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Organization aims to educate and mobilize Alabama’s Latino and immigrant communities to vote

The Hispanic Interest Coalition of Alabama (HICA) is currently running two campaigns through its Empowering Communities Program focusing on the 2020 Census and voter registration.

Posted: Aug 18, 2020 7:32 AM

A Birmingham community development and advocacy organization is working to galvanize Latino and immigrant voters ahead of upcoming elections.

The Hispanic Interest Coalition of Alabama (HICA) is currently running two campaigns through its Empowering Communities Program focusing on the 2020 Census and voter registration.

“We want them to vote if they are eligible. We have a very important election this year in November and we want our community to feel informed and empowered to go and vote,” said Micaela Oer, Civic Engagement Organizer.

Oer says that the pandemic has added a layer of complication to voter registration and education efforts.

“There’s a lot of misinformation around voting, not only in this community, but there are many rules that confuse the voter as well and with Covid-19, there is the additional barrier of security,” Oer said.

Diana Martinez, Education/Youth Organizer, says additional voting barriers exist for Latino and immigrant communities.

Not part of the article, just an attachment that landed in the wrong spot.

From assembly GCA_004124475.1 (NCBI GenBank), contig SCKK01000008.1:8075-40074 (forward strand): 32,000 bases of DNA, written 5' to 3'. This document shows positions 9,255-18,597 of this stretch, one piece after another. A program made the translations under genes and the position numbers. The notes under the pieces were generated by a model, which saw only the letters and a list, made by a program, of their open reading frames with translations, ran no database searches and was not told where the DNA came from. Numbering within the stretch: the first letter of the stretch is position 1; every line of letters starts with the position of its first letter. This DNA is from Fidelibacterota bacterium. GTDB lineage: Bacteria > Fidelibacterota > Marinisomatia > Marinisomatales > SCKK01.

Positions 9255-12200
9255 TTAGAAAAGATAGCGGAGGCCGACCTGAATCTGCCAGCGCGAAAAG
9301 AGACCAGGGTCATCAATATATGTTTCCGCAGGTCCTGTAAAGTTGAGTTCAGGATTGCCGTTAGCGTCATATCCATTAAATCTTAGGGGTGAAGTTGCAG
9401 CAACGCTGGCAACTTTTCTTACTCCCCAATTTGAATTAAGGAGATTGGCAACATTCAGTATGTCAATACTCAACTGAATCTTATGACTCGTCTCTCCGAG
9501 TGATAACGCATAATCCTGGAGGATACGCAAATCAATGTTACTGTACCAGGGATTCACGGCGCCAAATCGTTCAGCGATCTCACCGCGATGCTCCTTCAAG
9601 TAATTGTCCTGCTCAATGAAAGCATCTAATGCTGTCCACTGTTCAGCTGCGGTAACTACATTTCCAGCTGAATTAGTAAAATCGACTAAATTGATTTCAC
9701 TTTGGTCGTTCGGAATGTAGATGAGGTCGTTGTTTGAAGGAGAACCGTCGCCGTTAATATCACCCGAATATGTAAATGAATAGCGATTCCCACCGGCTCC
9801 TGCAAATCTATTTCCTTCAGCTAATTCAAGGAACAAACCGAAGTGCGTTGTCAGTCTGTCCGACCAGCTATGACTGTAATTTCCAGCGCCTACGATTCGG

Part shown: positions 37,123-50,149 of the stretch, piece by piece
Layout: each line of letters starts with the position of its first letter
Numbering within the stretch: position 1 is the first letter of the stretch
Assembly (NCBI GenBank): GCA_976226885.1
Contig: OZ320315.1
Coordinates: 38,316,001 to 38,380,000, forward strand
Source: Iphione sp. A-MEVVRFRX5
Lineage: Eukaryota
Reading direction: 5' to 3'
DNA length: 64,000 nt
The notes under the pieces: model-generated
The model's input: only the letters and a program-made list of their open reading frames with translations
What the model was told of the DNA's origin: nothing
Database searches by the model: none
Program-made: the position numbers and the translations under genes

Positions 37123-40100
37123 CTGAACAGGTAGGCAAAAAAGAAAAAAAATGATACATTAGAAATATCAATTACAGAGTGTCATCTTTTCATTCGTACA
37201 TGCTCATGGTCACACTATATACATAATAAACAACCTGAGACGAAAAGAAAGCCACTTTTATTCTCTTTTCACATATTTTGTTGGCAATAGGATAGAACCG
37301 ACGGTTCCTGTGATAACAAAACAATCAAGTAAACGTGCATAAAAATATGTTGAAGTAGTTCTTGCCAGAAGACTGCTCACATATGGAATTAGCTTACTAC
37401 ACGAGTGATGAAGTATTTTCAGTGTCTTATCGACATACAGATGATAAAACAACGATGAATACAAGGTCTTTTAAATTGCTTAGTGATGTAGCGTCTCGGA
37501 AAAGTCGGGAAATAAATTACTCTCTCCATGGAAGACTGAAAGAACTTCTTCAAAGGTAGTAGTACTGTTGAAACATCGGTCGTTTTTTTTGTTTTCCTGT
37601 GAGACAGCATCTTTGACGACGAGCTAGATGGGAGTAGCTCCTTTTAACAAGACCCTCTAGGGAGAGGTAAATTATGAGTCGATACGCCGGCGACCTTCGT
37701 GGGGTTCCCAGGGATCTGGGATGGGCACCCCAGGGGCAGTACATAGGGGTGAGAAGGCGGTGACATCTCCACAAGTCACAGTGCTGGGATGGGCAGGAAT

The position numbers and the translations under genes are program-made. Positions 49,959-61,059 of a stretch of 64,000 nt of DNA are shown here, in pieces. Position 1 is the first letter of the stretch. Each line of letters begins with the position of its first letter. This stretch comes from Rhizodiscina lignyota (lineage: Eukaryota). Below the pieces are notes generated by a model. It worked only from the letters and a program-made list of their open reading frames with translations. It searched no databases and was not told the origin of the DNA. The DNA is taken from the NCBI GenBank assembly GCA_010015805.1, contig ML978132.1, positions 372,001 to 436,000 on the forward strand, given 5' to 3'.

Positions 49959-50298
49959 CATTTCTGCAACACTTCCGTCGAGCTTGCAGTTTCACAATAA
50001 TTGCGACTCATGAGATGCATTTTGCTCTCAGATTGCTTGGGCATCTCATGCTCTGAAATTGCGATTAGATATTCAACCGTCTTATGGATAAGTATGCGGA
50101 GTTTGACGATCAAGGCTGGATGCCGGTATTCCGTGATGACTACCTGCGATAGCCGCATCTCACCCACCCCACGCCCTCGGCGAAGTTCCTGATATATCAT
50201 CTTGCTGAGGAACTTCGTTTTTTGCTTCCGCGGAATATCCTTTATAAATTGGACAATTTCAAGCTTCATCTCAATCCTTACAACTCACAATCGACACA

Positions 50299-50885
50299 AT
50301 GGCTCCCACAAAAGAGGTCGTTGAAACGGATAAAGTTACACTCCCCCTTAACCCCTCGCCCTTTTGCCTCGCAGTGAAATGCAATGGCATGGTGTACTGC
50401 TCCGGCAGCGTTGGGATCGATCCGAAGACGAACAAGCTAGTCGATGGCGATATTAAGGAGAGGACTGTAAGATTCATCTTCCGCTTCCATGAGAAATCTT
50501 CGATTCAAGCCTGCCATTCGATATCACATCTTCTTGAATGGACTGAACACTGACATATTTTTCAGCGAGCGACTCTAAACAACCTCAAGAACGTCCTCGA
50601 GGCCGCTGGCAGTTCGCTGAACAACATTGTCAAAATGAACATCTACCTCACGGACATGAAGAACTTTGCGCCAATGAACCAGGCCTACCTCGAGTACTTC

“Language is a big barrier. The fact that maybe in your home country you didn’t trust the government, then it’s like you have this uncertainty of I don’t know if I’ll go out to vote, I’ve had a bad experience in my home country,” Martinez said. “Identification is something else, sometimes especially the older community that is naturalized maybe doesn’t have a driver’s license.”

Martinez says they have had to adapt their community outreach efforts due to the pandemic.

“Pre-March, we were going to events to put our information tables and talk face-to-face with people and now we have to switch to a more digital platform and make ourselves available by phone,” Martinez said.

Facebook and Zoom are two main digital resources the organization is using, which Martinez says have both benefits and drawbacks.

“For me, the outreach has worked well with young people because the good thing is that they still understand technology a little bit, but for our slightly older community, they have difficulty connecting through these platforms,” Martinez said.

The organization is currently working on creating a guide in Spanish for voters for the November election to provide information and resources on the different candidates.

To find out more information on voter registration and the 2020 Census, visit HICA’s Facebook page.

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